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Grandly Blenched Eyes

January 20, 2011

Aleko Tskitishvili

If we follow the terminology of the Georgian leading TV company “Rustavi 2”, 2011 started with grand concerts. The New Year concerts in Tbilisi, Batumi, and Mestia were accompanied by a several-day long grand promotion by the national TV companies. Journalists from Rustavi 2, Public Broadcasting and Imedi TV covered the concert preparations in similar telecasts. They convinced the audience that Georgia has already beamed up and residents of “lit-up mountain and valleys” are extremely happy in Tbilisi, Batumi and even in Mestia (mountainous region of Svaneti).

How Splendid It Is!

The dispersal of the veterans’ protest rally in the Hero Square, Tbilisi did not halt the excitement of the national TV channels.

On January 3, when the veterans were detained, all three national TV channels kept a grand silence about the incident. They highlighted the incident only on the second day – on January 4 after several independent editions blamed them in grand impartiality. However, the telecasts of every TV channel, prepared with grand similarity, did not condemn the illegal activities of the law enforcement officers, but they reported that oppositionist leaders protested the detention of the veterans because they wanted to gain political points.

Soviet-time news programs – Moambe and Vremia could have been jealous of such cynically biased telecasts.

But, unfortunately, it was not the end!

On January 20, all independent media-outlets in Georgia reported about the IDP eviction in the Orkhevi and Bagebi settlements in Tbilisi. “Eviction” does not express the real process in fact. If we use the favorite epithet of the Rustavi 2 to describe the situation in Bagebi based in former students’ dormitory and Orkhevi based in a former building of the customs department, it was grand cruelty, grand brutality, and a grand violation of human rights.

At this time, our perfect TV-Triplet has their eyes grandly blenched. It is grand impudence when forced eviction of IDPs is covered only in the 9th or in the 5th telecast.

In its fifth telecast of the news program “Rustavi 2” reported that “scheduled eviction of IDPs is underway in Bagebi settlement. If it were a concert, of course they would not miss chance to use the epithet “Grand” when describing the process. The leading telecast of the news program was the TV-Item prepared together with the PR-department of the MIA – certain police captain was detained for abuse his power. Can you imagine?! The MIA is cleaning its institutions from dishonest officers! How splendid it is! After that, the telecast was about the quake in Vani district; the return of the stolen books to the library of the Tbilisi State University, postponed court-hearing on Darejan Jokhtashvili who was detained in Malaysia.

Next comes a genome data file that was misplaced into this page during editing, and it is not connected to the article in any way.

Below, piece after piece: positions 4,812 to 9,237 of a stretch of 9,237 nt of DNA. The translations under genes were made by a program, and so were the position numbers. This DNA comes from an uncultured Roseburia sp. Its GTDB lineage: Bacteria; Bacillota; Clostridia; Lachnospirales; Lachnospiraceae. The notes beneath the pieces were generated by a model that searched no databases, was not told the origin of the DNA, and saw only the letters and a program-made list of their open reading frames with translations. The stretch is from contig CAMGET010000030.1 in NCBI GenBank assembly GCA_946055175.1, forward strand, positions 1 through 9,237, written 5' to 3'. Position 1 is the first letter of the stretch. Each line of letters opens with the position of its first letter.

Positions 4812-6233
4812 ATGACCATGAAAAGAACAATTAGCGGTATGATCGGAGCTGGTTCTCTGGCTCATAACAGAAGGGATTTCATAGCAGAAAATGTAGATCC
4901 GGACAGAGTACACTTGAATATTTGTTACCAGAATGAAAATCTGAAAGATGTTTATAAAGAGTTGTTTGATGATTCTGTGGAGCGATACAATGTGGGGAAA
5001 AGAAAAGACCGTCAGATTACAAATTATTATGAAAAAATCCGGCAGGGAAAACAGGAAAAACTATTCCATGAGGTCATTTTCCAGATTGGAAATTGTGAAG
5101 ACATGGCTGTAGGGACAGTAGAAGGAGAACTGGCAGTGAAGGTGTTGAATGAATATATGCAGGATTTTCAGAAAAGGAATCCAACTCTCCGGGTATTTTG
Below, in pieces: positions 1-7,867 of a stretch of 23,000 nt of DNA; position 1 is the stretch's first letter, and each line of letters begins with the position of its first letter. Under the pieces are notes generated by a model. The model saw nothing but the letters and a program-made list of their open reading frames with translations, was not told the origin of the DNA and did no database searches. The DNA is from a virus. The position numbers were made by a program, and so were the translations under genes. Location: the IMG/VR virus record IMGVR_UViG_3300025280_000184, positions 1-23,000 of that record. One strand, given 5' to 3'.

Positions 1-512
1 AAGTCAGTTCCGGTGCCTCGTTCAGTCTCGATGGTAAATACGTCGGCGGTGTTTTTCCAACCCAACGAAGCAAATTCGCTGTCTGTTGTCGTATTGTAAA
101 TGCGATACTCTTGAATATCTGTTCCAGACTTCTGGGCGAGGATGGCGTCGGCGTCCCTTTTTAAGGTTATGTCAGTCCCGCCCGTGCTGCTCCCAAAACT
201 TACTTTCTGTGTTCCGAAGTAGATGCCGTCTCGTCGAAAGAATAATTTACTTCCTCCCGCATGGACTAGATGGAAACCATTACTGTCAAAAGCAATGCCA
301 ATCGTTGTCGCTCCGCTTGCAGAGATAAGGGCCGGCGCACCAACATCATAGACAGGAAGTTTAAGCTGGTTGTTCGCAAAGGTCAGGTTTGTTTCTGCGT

The Public Broadcasting (Channel I) acted more impudently and highlighted the dispersal of the IDPs only in its ninth telecast. The news program started with grand topics – discussion of quakes, then – weather forecast that was really grand impudence because this information is always released at the end of the program. 4th telecast was grand detention of the police captain, 5th – books stolen from the TSU library…

And, the 6th telecast started with astonishment – “rallies started again, mass detentions still take place…” (here Rustavi 2 was more likely to use the word “grand” instead “mass”). I thought, the PB was finally covering the IDP eviction because the News Agency Interpresnews had reported that 10 people were detained an hour before. But don’t be silly! They were reporting about the incidents in Moscow as if the demonstrations and detentions in Tbilisi remained in the deep past. After that, a telecast was about Georgian Foreign Minister’s visit in Baku and then postponed court hearing on Darejan Kokhtashvili. And finally, when grandly bored TV viewer is ready to switch the channel or switch off the TV set, the PB finally reported about the eviction of IDPs.

I have to discuss the misrepresented interview with a leader of the Georgian opposition Kakha Kukava; the soviet demagogy leaders could have been jealous of similar mastership. “We should struggle with all our force to liberate the capital of Georgia from these occupants and enemies before we liberate Abkhazia and Samachablo from them,” Kakha Kukava said in the telecast. Here he meant police officers but audience might think that he was speaking about IDPs in the telecast.

The patience of the society should be extreme to stand life in the captivity of similar subtle disinformation.

I am finishing with the hope that the patience of the society will soon expire.